Lotteries, Pot, and Happiness: More Reporting from CELS

Dave Hoffman

Dave Hoffman is the Murray Shusterman Professor of Transactional and Business Law at Temple Law School. He specializes in law and psychology, contracts, and quantitative analysis of civil procedure. He currently teaches contracts, civil procedure, corporations, and law and economics.

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5 Responses

  1. Josh says:

    Dave: I’m not sure why you or Bob Frank would say that folks at the University of Chicago 20 years ago, or at TOTM today (speaking as one of the resident economists at that blog), would “scoff” at a serious empirical project evaluating how a shock like this would impact behavior. Maybe you were being funny? Or maybe Bob was taking a cheap shot at the Chicago School? Fair enough. But there are some pretty serious applied microeconomists, IO and Labor econ folks in that Chicago crowd if I remember correctly. Anyway, as for the actual study and results, it certainly sounds interesting to me (and I’ll look forward to reading it in detail when it becomes publicly available).

    More generally, I appreciate your posts on the CELS panels. I had to miss the conference this year and it is nice to get some sense of what is going on!

  2. dave hoffman says:

    I’m not going to speak for Bob Frank, but here’s what I had mind. My perception of first-generation L&E work (i.e., last generation in Chicago) is that they would have expected that individuals who received a large lump sum payment would, all things equal, be better off than those who received a small lump sum payment. Thus, they wouldn’t have scoffed at the empirical project, but rather its motivating hypothesis, which, as I understood it, was that large winners will be irrational discounters, estimators, and spenders, and therefore will be worse off over all. (It may be this is isn’t the paper’s complete thesis – I, like Josh, really look forward to the authors posting a draft up on the ‘net.)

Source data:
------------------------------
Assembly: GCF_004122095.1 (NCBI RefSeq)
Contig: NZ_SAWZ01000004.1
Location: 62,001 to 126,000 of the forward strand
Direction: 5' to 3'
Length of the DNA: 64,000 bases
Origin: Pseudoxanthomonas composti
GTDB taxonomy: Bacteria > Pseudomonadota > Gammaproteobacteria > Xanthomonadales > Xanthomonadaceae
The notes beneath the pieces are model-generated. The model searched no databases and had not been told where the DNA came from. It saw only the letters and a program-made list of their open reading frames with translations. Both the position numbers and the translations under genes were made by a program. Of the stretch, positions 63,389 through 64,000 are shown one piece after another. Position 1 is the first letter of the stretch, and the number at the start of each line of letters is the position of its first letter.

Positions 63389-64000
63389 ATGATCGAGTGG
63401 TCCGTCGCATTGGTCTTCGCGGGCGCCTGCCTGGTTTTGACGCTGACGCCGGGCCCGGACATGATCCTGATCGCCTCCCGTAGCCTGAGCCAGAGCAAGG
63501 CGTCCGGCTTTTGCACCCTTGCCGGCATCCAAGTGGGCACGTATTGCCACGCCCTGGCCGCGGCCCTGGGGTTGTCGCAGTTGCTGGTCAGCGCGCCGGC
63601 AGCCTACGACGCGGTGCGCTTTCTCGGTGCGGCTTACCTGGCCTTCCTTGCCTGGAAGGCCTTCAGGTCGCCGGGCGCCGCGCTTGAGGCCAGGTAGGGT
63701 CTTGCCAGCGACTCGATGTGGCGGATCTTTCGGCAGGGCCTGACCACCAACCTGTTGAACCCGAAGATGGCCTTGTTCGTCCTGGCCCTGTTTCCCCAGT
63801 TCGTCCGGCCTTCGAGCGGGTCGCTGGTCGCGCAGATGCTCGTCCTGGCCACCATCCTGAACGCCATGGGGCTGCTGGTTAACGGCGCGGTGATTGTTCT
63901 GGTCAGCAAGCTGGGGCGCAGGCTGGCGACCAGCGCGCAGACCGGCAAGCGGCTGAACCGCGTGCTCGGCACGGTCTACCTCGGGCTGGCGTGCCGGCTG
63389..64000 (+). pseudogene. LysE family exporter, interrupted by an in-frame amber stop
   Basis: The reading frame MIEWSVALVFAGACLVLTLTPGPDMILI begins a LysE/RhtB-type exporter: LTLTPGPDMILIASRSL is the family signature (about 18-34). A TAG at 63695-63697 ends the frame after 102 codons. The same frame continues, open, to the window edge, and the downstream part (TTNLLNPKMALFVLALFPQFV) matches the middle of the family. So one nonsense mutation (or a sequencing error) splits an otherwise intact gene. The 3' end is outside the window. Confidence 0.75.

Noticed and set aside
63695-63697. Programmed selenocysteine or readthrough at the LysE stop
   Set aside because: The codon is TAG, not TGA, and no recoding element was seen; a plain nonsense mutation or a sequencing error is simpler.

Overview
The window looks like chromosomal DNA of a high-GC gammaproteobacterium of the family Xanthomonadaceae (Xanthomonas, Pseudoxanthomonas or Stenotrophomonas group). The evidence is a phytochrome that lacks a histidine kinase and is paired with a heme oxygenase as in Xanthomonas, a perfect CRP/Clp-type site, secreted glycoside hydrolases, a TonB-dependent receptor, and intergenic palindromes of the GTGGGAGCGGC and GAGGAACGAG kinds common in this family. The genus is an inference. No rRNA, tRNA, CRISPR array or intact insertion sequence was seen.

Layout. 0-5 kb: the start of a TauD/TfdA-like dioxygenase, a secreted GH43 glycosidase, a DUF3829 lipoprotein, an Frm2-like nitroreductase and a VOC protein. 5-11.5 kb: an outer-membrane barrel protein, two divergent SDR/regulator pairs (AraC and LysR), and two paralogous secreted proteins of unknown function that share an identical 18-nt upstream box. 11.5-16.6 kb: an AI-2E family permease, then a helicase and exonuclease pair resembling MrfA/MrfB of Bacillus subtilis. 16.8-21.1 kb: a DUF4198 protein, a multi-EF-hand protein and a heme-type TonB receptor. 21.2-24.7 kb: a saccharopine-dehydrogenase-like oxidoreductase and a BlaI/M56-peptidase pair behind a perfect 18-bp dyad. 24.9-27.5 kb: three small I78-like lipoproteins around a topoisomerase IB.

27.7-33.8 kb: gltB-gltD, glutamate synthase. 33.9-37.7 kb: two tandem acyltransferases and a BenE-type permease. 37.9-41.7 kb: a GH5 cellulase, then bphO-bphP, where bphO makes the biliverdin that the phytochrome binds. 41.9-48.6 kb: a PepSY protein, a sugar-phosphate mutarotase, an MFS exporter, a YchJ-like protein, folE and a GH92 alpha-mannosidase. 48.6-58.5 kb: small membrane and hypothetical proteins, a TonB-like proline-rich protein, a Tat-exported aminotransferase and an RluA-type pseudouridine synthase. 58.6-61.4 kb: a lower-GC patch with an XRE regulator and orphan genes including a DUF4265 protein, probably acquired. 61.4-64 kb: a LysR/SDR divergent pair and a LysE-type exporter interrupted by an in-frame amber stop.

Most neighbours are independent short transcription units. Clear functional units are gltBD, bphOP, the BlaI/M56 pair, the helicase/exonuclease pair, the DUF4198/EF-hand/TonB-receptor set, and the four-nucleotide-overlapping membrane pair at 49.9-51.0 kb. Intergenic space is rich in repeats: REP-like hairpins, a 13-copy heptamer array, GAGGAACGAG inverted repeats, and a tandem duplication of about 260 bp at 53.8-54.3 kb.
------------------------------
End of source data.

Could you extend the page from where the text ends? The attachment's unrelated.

The swipe at ToTM was 95% a joke, but mostly a nod to what I see as the blog’s position as a leading place on the web where you can see what modern neoclassical L&E thinking on legal problems looks like – – not really a proxy for the chicago school, but better in that ill-fitting role than the chicago faculty blog!

    Thanks for the kind words about the blogging. Wish I’d been to more panels. If anyone else has reports from the field, please post them in the comments. In particular, the family law & bankruptcy panels looked useful.

  3. Josh says:

    Dave: Fair enough. I’m not going to say anything about the motivational basis or methodological design of a paper I haven’t read. But if one took a thorough look at the contributions of Chicago economists to fields like applied micro, IO and Labor, I don’t think the “scoffing” point holds up. For just one example, Chicago School antitrust economists who believed that anticompetitive conduct was highly improbable to persist in the marketplace were among the only ones to find empirical examples of monopolization.

    The “scoff” comment reads to me like it is intended to paint those particular economists as dismissive about competing economic views of the world or ideologically driven to the point that they did not engage in serious discourse (in favor of “scoffing”). Caricatures of the Chicago School are not too uncommon these days. I object only to the extent that any such characterization was intended. And I will reduce any offense taken to the TOTM reference by 95% …

  4. A.J. Sutter says:

    Regarding the Stevenson & Wolfe paper: were the intutitive graphic displays that they presented different from the graphics in their paper? The latter do not seeem to be models of Tuftean clarity.

  5. A.J. Sutter says:

    One more brief comment about the Stevenson-Wolfer paper: it’s interesting that although the authors note, “In contrast, Japan stands out as a remarkable success story, recording rising happiness during its period of rapid economic growth,” they don’t mention anything about the context in which this occurred: viz., following a couple of decades of a police state, plus a devastating war, nuclear attack and a humiliating defeat and occupation. Indeed, there are many countries in which growth occurred in relatively pacific times following a harrowing wartime experience. Was this mentioned at the conference?